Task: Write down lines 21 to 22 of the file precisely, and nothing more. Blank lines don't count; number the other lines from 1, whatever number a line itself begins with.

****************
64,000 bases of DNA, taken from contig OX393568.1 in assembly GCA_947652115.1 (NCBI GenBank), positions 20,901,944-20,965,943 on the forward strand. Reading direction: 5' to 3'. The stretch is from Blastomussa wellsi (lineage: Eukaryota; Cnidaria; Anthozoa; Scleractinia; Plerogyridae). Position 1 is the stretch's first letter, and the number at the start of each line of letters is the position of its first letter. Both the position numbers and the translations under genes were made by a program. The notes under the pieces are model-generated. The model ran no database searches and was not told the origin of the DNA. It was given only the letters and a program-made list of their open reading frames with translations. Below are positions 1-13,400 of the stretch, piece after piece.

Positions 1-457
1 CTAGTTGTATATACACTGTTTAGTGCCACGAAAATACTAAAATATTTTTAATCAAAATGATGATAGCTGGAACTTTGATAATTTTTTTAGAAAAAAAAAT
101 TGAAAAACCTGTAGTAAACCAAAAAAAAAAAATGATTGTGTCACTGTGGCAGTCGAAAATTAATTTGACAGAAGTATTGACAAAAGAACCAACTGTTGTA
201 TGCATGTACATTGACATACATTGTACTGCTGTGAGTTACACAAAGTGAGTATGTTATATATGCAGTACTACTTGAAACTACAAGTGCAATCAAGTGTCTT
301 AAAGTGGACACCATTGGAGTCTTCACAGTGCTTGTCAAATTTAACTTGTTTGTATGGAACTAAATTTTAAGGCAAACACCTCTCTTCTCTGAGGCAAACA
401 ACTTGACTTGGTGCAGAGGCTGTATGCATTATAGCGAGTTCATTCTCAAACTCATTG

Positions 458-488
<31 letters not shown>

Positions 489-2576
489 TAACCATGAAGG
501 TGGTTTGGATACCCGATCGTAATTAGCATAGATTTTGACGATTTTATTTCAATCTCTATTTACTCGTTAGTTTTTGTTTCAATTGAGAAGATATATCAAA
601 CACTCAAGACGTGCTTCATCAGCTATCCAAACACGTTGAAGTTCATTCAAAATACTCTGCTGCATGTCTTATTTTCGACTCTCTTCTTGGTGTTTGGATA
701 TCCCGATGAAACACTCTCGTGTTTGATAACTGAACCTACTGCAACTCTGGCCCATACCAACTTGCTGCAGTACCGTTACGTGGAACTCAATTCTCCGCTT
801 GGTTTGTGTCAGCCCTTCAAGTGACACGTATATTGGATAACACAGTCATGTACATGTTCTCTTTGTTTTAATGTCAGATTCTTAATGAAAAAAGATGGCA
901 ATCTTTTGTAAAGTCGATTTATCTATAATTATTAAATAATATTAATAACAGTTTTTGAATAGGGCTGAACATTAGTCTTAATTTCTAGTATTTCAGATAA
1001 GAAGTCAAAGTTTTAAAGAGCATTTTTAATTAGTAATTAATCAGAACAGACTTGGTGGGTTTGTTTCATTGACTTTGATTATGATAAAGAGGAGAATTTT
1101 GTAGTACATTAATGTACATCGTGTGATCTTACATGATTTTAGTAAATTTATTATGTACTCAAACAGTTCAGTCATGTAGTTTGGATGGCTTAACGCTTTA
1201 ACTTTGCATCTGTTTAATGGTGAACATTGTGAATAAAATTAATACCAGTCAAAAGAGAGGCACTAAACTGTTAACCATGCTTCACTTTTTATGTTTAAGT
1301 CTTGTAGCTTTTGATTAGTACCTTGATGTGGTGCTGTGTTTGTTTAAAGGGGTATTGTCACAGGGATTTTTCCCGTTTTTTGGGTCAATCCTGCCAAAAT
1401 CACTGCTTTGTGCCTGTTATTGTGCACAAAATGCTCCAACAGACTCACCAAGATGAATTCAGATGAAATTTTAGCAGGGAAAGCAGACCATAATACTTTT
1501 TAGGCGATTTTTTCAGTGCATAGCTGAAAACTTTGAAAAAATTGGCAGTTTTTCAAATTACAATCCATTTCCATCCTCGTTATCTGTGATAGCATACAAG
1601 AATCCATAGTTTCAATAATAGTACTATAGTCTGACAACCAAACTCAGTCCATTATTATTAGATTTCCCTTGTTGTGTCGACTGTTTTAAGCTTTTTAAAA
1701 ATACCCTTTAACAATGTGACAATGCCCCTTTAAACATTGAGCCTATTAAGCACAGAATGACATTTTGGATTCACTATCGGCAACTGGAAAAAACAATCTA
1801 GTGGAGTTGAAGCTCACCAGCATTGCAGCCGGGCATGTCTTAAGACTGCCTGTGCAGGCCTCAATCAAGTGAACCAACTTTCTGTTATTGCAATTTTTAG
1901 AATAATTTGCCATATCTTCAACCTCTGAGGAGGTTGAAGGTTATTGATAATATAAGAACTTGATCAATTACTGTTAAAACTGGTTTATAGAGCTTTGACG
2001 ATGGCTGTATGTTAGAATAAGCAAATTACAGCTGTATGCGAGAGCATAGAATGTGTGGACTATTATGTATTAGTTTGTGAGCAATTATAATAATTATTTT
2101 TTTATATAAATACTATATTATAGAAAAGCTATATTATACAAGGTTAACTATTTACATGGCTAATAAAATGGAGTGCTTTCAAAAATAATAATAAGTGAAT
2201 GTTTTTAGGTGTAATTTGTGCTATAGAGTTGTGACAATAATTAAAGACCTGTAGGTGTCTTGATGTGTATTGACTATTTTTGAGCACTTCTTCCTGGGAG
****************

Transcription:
1401 CACTGCTTTGTGCCTGTTATTGTGCACAAAATGCTCCAACAGACTCACCAAGATGAATTCAGATGAAATTTTAGCAGGGAAAGCAGACCATAATACTTTT
1501 TAGGCGATTTTTTCAGTGCATAGCTGAAAACTTTGAAAAAATTGGCAGTTTTTCAAATTACAATCCATTTCCATCCTCGTTATCTGTGATAGCATACAAG